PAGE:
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10302012, 03:36 PM  #28 
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Impressive man! For shits and giggles where dues the M3 fit in with regards to aero compared to these two. My car is pretty much as modded as it can get short of a built motor and I hang with my buddies Z06 until about 4 when he starts to pull.

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10302012, 08:03 PM  #29  
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10312012, 08:11 AM  #30  
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Not surprisingly, it did pretty damn well. With respect to drag force it's literally right on top of the Z06; had to use some formatting trickery to distinguish the two. That's pretty impressive given that the Z06 is four feet tall. The one big thing I would infer from this is that drag can probably be tossed out when comparing the M3 and Z06. So in theory if the two cars have the same power to weight ratios and other effects (like gearing and traction) are negligible the two should be very close. What kind of power are you putting down? Take a look at the attached wind tunnel test of the M3 (why I went with coupe dimensions). It shows that any one method of testing or modeling isn't 100% accurate. What I'm guessing is the derived drag coefficient (0.33) isn't what BMW listed for the M3 coupe (0.30). Another thing it shows is that my model isn't 100% accurate because using width and height to estimate frontal area ignores the fact that the bottom of the car is several inches above the ground. They listed frontal area as 2.17 meters and based on width and height I calculated 2.57 meters. Of course when we're comparing different cars and each one has a different height above ground, even more accuracy is lost. This is a perfect example of why bench racing is never accurate. Results of any one run are based on so many variables it's insane. Drag force varying between cars and getting even more complicated when winds are included. Driver skill, transmission type (shift speeds), gearing (number of shifts), power to weight, torque to weight, traction (in every gear), tires, it goes on and on. http://media.caranddriver.com/files/...toryfinal.pdf 

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11012012, 10:18 PM  #32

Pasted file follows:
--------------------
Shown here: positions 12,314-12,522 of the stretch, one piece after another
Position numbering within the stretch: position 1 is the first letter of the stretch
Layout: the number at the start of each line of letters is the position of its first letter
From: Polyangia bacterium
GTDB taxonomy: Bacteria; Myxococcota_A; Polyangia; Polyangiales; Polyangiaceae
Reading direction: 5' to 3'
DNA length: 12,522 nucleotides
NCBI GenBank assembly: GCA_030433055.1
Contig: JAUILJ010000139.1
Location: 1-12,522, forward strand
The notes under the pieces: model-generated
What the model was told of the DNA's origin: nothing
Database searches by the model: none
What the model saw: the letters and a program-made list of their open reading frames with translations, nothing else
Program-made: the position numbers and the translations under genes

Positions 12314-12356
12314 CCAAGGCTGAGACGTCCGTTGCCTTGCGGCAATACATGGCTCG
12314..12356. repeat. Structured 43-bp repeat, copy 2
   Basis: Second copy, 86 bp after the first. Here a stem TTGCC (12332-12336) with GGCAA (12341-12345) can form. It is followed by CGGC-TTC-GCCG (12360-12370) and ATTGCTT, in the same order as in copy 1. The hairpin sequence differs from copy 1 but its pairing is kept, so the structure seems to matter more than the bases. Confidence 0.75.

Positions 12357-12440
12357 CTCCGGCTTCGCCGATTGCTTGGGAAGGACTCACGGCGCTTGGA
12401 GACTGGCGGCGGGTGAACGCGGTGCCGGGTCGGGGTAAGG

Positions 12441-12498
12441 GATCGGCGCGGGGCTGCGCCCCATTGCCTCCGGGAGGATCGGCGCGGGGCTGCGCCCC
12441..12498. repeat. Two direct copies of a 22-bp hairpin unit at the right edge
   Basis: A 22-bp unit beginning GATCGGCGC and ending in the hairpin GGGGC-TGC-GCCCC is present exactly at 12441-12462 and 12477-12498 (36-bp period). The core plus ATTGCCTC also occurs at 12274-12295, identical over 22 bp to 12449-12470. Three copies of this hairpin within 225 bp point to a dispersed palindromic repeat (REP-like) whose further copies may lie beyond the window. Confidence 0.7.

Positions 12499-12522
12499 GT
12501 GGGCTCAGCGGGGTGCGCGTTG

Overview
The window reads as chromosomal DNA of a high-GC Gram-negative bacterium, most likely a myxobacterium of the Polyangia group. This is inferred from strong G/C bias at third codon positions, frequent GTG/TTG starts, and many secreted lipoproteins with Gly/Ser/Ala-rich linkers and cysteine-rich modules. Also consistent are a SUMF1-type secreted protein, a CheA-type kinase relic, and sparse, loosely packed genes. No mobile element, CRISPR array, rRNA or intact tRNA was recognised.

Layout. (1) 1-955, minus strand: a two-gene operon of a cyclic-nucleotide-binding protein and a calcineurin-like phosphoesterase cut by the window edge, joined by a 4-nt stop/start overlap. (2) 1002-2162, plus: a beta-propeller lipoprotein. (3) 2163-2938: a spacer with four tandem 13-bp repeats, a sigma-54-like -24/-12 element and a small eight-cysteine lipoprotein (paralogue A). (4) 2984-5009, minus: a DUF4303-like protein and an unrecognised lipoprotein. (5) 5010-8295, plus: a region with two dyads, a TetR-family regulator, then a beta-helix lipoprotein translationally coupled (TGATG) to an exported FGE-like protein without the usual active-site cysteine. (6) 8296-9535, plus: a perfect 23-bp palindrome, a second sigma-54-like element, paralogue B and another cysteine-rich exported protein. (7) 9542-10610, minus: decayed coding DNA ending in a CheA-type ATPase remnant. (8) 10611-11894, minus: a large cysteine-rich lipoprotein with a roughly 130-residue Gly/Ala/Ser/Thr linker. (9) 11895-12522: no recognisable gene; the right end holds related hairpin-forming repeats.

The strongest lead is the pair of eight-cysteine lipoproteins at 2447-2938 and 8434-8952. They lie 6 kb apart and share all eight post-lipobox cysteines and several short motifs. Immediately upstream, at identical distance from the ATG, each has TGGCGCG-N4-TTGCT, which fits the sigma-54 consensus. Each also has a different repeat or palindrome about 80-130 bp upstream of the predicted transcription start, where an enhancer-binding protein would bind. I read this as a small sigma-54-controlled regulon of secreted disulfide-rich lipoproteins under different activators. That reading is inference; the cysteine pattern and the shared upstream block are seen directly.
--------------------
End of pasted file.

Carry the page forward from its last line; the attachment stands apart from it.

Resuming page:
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11022012, 02:49 AM  #34  
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We both dyno'd our cars twice...on Dyno Dynamics i put down 446 Shelby put down 546...on a what appeared high reading dyno i put down 486 and he had 603 that day... I also have another friend with a 560whp Shelby that i pull on as well. Im convinced thats it the aerodynamics plus weight that helped me.
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11022012, 05:49 PM  #35 
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Wow, those are pretty insane numbers. What's your setup?
The torque difference probably throws in some interesting twists. You may be able to get the jump on a Z because the lower torque helps you grip in low gear, but then when the higher torque of the Z kicks in after traction is established, could start to pull. So did you and Mookster run each other or are you guys talking about different events (M3 vs. Z06, Z06 vs. GT500)? You guys should seriously consider some Michelin PSS tires. They're incredible. As fast as your cars are, they'll only get faster. The PSS use 4/5 winter compound; warm they can support 1st gear full traction with ~500 whp from a dead stop in 45 deg. F, pretty crazy, I've seen it. 
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11022012, 08:25 PM  #36 
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Mookster is talking about his Z vs the cobras and that's the out come
I expected. Just blows my mind how bad ass the Vettes are. My buddy out here in SoCal has his own shop and he was pissed when I beat him when he had just basic bolt ons (fast intake, throttle body, long tubes, tune and catless exhaust going into corsa mufflers) so he went all out and did the heads and cams and that was the last result I spoke of in the earlier post. My M has the Gintani stage 2+ supercharger, catless exhaust and reprogrammed DCT. My hats off to Chevy for their small block tht has stood the test of time over and over again, but I did post a faster time than my buddy at the track haha